All right, so let me set the stage.

First off, I am a writer of horror.

HOWEVER, lately I have been kicking around the notion of writing myself a romance novel.


Well, for starters I have to blame it on my wife. She keeps asking me just why does a fellow who has actually read THE BRIDGES OF MADISON COUNTY three times because he enjoyed it; who yells at his television when he doesn’t think that unrequited lovers are moving fast enough – “KISS HER, YOU IDJIT. JUST TELL HER YOU LOVE HER!”; and who got choked up watching the romantic conclusion to the final episode of the fifth season of DOWNTON ABBEY.


So, I decided that if I was going to TRY to write a romance novel I had better start reading some of them as reference. Well, I have read a few so far and have a few more downloaded on my Kobo.

But let me tell you about THE AWFUL MESS.

I knew that this was a love story. It says so right on the front cover. But somehow as I started to read I began to wonder just what sort of a novel I was reading.

The one thing was for certain – I could not STOP reading it.

The book has a gentle gravitational pull that just draws you into the story. The protagonist has a charming and oddly compelling voice.

But is it a LOVE STORY?

AT first I began to worry that it was a Christian novel. Not that I have anything against Christian novels. Actually, I have written a couple myself – but I was looking for a contemporary romance and I wasn’t particularly looking for a CHRISTIAN romance.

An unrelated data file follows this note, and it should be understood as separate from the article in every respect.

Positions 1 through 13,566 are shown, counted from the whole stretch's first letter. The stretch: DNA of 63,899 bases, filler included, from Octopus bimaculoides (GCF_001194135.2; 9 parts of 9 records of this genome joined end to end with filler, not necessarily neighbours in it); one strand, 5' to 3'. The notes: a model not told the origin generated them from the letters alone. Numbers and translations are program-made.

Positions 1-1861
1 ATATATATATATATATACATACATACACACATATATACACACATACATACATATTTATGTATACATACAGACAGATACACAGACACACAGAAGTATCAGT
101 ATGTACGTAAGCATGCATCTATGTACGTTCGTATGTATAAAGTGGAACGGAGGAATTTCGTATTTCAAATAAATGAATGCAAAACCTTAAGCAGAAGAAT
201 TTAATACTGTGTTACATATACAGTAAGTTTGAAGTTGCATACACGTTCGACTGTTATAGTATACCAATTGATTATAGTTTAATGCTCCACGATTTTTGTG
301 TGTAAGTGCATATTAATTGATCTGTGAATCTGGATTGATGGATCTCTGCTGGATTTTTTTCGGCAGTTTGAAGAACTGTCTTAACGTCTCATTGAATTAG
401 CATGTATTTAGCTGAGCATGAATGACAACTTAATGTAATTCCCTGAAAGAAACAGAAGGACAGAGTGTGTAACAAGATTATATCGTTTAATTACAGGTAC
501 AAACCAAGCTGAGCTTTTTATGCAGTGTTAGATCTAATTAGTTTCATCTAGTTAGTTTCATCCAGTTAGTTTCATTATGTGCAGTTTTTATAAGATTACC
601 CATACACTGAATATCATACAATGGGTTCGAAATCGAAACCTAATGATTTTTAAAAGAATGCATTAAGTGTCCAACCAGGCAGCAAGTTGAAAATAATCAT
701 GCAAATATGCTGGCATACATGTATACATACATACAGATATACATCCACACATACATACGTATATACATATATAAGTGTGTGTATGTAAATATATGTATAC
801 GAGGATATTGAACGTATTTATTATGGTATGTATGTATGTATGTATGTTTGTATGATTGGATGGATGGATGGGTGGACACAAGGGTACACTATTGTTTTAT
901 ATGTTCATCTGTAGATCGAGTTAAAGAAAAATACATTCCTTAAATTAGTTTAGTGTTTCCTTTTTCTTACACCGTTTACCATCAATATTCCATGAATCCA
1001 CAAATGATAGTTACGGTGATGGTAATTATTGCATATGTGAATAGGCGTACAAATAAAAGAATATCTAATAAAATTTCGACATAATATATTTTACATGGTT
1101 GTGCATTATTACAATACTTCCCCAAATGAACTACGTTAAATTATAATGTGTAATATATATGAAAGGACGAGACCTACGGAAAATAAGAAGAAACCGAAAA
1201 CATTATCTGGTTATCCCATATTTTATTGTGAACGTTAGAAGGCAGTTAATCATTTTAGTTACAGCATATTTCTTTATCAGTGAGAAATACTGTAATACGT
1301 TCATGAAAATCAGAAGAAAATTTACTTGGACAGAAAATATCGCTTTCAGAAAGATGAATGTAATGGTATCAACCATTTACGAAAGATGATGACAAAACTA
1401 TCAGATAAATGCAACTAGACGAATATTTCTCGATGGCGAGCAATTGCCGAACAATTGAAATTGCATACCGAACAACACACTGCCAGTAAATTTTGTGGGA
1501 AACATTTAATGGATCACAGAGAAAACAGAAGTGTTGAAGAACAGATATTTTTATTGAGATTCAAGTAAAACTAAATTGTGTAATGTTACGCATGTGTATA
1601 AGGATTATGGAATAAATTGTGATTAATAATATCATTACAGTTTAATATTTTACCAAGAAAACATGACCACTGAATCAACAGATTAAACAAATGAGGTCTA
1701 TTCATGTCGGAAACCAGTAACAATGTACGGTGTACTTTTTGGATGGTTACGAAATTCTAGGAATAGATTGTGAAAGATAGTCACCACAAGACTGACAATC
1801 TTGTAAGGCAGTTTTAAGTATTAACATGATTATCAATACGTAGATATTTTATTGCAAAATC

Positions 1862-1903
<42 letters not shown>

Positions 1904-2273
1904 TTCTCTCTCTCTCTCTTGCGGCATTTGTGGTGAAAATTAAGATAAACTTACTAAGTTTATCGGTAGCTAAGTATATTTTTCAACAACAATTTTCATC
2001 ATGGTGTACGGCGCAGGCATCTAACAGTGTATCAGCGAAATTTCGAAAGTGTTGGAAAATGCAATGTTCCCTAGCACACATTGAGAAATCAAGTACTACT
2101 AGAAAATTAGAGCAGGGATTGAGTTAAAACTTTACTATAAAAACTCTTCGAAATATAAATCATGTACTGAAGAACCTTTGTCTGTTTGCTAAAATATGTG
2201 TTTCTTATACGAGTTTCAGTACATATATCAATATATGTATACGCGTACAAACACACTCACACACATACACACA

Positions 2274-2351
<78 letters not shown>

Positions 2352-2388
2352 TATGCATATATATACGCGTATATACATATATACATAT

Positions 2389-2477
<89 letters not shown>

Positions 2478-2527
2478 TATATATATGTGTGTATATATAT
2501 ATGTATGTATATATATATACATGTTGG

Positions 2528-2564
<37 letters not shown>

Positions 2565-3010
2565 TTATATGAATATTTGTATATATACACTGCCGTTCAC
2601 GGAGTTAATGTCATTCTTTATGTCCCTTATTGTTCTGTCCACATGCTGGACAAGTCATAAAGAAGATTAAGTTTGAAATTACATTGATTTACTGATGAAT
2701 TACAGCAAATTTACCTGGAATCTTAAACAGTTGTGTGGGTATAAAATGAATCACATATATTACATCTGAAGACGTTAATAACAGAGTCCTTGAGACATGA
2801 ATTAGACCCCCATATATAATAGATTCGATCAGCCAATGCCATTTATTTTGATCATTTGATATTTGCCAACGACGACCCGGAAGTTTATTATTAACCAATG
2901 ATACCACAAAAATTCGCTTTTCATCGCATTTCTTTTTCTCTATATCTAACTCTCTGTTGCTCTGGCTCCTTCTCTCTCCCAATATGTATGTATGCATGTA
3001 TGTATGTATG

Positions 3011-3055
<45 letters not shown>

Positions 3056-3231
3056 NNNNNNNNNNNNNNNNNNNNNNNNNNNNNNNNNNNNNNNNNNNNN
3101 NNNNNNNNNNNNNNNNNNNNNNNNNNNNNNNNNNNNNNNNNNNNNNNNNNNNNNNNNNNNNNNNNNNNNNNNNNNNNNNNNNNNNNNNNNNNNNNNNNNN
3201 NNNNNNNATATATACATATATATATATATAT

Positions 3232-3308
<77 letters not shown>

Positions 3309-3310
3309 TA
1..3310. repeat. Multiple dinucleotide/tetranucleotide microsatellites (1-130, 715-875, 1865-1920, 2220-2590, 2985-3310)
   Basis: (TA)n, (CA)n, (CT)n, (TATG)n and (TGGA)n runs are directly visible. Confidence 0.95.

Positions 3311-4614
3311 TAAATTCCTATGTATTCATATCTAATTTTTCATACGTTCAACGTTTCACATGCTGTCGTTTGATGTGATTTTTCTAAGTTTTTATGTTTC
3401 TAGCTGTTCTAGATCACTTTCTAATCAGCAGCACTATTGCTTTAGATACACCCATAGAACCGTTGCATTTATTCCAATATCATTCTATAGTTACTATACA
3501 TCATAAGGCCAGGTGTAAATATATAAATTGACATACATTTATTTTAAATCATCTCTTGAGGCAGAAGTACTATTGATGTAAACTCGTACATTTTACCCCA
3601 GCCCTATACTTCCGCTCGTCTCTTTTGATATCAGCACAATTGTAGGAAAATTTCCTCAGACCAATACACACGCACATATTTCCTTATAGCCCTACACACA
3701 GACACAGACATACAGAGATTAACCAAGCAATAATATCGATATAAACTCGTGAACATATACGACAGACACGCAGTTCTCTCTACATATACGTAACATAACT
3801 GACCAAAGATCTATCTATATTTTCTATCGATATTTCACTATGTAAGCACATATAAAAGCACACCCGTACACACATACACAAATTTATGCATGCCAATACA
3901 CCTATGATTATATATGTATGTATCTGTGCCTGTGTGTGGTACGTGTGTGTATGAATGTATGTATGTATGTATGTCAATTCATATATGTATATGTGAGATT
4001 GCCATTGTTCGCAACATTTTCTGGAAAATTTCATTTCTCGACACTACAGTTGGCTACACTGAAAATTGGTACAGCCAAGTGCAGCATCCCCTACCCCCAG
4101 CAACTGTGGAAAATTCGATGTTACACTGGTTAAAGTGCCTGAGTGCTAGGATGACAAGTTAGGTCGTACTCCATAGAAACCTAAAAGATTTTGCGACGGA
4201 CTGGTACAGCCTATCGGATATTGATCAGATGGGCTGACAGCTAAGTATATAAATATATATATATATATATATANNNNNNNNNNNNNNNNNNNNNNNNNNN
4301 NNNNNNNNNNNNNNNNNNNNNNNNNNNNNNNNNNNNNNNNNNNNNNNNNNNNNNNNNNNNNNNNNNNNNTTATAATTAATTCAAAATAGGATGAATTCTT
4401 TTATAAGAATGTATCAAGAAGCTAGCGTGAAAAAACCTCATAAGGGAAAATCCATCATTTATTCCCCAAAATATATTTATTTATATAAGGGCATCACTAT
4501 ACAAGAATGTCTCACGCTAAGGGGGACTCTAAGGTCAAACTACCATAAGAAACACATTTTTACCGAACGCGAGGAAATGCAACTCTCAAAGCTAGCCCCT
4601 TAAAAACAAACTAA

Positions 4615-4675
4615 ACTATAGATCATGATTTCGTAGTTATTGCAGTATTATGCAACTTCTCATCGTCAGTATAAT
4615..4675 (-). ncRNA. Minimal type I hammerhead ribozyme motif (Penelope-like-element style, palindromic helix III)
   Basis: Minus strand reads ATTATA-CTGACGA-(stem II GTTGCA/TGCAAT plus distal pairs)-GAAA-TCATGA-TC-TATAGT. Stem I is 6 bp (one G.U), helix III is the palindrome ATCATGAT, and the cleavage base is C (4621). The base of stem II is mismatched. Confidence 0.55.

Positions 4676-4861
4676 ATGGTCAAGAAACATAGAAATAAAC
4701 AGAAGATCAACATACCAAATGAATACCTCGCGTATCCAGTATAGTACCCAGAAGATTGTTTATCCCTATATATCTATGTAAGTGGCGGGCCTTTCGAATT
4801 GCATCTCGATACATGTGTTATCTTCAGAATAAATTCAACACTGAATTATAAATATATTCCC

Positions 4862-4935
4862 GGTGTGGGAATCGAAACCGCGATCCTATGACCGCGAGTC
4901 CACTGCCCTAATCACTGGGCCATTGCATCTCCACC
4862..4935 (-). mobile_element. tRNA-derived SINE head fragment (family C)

But there was a priest and a question of faith and even a semi-mad wife who might as well have been locked up Bronte-style in the attic.

BUT – as the author herself makes a point of noting – this is NOT particularly a Christian novel.

AUTHOR’S WARNING – (as cribbed from the Kindle posting for this novel – “This book contains some religious themes, but if you require piety and reverence in such matters, this is not the book for you. Skeptics, you will probably be able to cope.”

I should warn you folks that this novel DOES have a couple of hot scenes. Heck, there are at least three entirely hot chapters.

Mind you, I am NOT talking about smut. These were hot love scenes partly on account of my not expecting them and partly on account of their totally believable “ordinary-ness”.

And I know that “ordinary-ness” ISN’T really a word – but that’s the wonderful thing about writing – you get to make up words whenever want to.

Funny thing was, I hadn’t expected those hot scenes, even though the cover had a picture of a naked woman on it.

Click here if you would like to purchase a copy of THE AWFUL MESS from

Click here if you would like to purchase a copy of THE AWFUL MESS from

If memory serves me the first hot chapter was around chapter ten. It might have been nine or it might have been eleven – but I want to warn you readers to be ready for this chapter.

I wasn’t.

I was on my way to work on a really cold and snowy morning when I came across that first hot chapter and after reading it discretely tucked in the shadows of my black pea coat I had to ask the fellow sitting beside me to give me a cigarette.